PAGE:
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Doctor insights on: Does Carbonated Soda Hurt My Teeth

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Does carbonated soda hurt my teeth?

Does carbonated soda hurt my teeth?

Yes...: Soda pop contains corrosive acids such as citric, malic, tartaric carbonic or phosphoric which, can remove calcium from tooth enamel. Without protection from the dental enamel, the tissue underneath is susceptible to cavities, root canals & even extractions. Sugar is an additional cavity causing issue, so consider rinsing your mouth after drinking soda, both diet & soda containing sugar. ...Read more

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Is carbonated sugar-free soda bad for a children's teeth?

Is carbonated sugar-free soda bad for a children's teeth?

Yes: Remember acid is what ultimately causes the cavities. Some articles infer the diet sodas may be worse since they are more acidic. Acid is also the byproduct of sugar breakdown by the bacteria. That is also why you need to be careful not to switch to juices that are also acidic and rich in sugar. ...Read more

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Does coffee, soda and all other carbonated drinks weakens the enamel of my teeth and if so should I have these drinks through moderation?

Does coffee, soda and all other carbonated drinks weakens the enamel of my teeth and if so should I have these drinks through moderation?

Absolutely: Any acidic drinks (all the ones you listed and more) can cause enamel micro damage and if done frequently enough can lead to huge problems. Moderation is a very good idea. Reduce frequency, reduce amount, and reduce duration (meaning don't take too long to finish your drink). ...Read more

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Is drinking carbonated beverages can harm your bones or your teeth or any part of your body? ?

Is drinking carbonated beverages can harm your bones or your teeth or any part of your body? ?

Yes especially teeth: Carbonated beverages can slowly dissolve the enamel (outside layer) of your teeth. The acidity of the beverages can be very high! the sugar level depending on the beverage can also be very high. The bacteria in your mouth can metabolize the sugar producing an acidic byproduct that can further dissolve the enamel and cause decay. Sugary drinks will also add useless calories to your diet! so be care. ...Read more

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Is it true that brushing your teeth with carbonated water could be a good way to avoid hepatitis a?

Is it true that brushing your teeth with carbonated water could be a good way to avoid hepatitis a?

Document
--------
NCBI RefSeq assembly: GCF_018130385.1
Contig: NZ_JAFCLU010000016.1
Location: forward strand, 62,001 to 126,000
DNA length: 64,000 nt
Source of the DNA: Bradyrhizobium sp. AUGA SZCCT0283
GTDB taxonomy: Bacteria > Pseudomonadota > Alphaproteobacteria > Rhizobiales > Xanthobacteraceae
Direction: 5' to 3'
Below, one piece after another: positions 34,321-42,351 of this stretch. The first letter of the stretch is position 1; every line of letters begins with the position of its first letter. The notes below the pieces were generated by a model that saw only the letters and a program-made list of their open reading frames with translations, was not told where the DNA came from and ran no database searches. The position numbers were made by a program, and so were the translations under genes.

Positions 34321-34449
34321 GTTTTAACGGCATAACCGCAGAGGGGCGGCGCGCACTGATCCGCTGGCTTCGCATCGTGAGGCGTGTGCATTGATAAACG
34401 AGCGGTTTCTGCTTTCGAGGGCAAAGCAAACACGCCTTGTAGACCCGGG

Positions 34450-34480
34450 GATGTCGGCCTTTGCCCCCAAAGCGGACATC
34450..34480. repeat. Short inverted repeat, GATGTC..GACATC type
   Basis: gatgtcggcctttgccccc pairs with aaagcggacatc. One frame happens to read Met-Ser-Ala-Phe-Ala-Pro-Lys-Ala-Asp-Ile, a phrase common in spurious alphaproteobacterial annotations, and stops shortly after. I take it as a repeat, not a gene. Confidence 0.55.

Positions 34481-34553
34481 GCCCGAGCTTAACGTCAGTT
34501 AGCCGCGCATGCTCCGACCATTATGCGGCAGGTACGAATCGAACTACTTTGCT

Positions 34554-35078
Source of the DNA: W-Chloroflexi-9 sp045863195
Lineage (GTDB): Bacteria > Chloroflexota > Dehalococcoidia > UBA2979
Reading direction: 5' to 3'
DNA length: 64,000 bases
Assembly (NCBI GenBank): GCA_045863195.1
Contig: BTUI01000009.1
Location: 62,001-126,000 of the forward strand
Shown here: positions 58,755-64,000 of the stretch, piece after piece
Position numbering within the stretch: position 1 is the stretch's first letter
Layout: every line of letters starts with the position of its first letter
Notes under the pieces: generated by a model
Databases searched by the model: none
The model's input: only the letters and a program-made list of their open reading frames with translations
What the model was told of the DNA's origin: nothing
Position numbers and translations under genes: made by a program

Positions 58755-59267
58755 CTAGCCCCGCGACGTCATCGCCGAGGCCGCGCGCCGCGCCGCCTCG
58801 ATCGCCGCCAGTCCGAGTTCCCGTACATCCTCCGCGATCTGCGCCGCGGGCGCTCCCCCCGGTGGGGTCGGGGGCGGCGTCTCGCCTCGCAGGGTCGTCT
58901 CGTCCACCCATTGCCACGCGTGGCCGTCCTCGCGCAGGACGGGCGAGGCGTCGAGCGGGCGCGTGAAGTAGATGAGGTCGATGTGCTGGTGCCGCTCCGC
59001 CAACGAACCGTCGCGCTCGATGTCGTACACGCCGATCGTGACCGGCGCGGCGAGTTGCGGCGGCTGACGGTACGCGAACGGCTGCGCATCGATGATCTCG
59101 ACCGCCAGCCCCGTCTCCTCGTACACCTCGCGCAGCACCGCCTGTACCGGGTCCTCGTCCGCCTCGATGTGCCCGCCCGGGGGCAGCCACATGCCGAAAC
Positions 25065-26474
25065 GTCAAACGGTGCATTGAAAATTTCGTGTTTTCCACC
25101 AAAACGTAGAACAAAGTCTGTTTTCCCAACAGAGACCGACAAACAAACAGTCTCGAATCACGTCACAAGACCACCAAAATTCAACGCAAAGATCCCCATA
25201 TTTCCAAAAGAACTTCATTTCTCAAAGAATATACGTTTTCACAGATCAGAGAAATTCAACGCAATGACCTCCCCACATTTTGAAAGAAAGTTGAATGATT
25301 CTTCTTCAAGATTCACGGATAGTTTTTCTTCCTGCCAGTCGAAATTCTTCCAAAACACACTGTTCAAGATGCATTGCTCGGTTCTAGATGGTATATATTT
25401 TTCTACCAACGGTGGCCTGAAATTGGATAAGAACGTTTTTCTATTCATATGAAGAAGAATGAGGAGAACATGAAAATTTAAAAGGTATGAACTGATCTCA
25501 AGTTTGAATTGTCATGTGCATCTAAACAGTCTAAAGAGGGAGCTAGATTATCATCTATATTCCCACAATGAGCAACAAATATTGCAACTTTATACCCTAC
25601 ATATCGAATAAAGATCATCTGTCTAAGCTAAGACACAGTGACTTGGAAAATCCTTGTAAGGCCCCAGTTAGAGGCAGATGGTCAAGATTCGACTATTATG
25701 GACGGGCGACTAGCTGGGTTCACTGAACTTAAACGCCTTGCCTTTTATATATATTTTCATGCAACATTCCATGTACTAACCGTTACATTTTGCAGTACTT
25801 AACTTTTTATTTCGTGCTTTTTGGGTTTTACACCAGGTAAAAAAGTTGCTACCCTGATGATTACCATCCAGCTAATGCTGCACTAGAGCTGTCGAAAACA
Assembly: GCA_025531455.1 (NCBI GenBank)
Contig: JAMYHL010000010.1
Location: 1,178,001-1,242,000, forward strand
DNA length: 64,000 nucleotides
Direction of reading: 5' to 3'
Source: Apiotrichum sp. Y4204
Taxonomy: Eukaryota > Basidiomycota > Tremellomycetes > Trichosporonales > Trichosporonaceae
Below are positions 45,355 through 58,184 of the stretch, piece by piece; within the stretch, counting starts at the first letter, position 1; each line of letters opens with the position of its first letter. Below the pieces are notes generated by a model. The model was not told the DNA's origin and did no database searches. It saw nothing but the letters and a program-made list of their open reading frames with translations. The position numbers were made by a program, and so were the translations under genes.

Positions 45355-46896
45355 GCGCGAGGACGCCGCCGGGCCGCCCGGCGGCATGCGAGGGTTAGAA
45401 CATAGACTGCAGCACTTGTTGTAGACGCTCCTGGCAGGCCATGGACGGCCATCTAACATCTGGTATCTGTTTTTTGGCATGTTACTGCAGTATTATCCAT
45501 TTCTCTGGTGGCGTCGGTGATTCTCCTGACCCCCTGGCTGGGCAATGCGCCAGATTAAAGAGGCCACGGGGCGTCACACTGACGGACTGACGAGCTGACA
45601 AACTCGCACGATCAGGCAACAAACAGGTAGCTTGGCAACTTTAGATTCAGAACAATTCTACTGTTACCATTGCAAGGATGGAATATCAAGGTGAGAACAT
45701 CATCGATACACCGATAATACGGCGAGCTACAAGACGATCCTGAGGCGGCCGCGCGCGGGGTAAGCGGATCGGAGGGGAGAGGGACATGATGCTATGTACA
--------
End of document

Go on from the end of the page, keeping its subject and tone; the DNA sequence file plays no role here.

Tap water has HepA?: If a person, especially in developing countries, thinks the tap water or well water is contaminated, then using bottled mineral water is safer. One can also boil water daily, and use it for drinking and brushing teeth. Of course, one can catch hepa from contaminated undercooked or uncooked foods, plus from touching contaminated surfaces and then accidentally transferring virus from hands to mouth. ...Read more

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Are sugar free Tums (calcium carbonate) a good way to get calcium in your mouth to help restore minerals to teeth? Like remineralizing.

Are sugar free Tums (calcium carbonate) a good way to get calcium in your mouth to help restore minerals to teeth? Like remineralizing.

Yes and no: Tums (calcium carbonate) are an excellent source of calcium. One must be careful with taking too much sugar free Tums (calcium carbonate), because that may be sweetened with sorbitol, which could cause diarrhea if taken in excess. I doubt that using calcium supplements will make you successful in remineralizing teeth though. However, it probably would not hurt you and may give you benefits in maintaining bone density. Good luck. ...Read more

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How long do I have to wait after a tooth extraction before i can have carbonated drinks?

Not long: The carbonation will have no affect on the extraction site and there is no need to delay drinking carbonated drinks any longer than non-carbonated. ...Read more

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Why should you not drink carbonated drinks after getting a tooth extraction?

Why should you not drink carbonated drinks after getting a tooth extraction?

It is fine: Carbonation will not negatively effect the extraction site, due to ph or any ingredient: it is how one ingests the drink that matters: no straw, as suction (negative pressure) can dislodge a clot, leading to a "dry socket" a very painful problem. ...Read more

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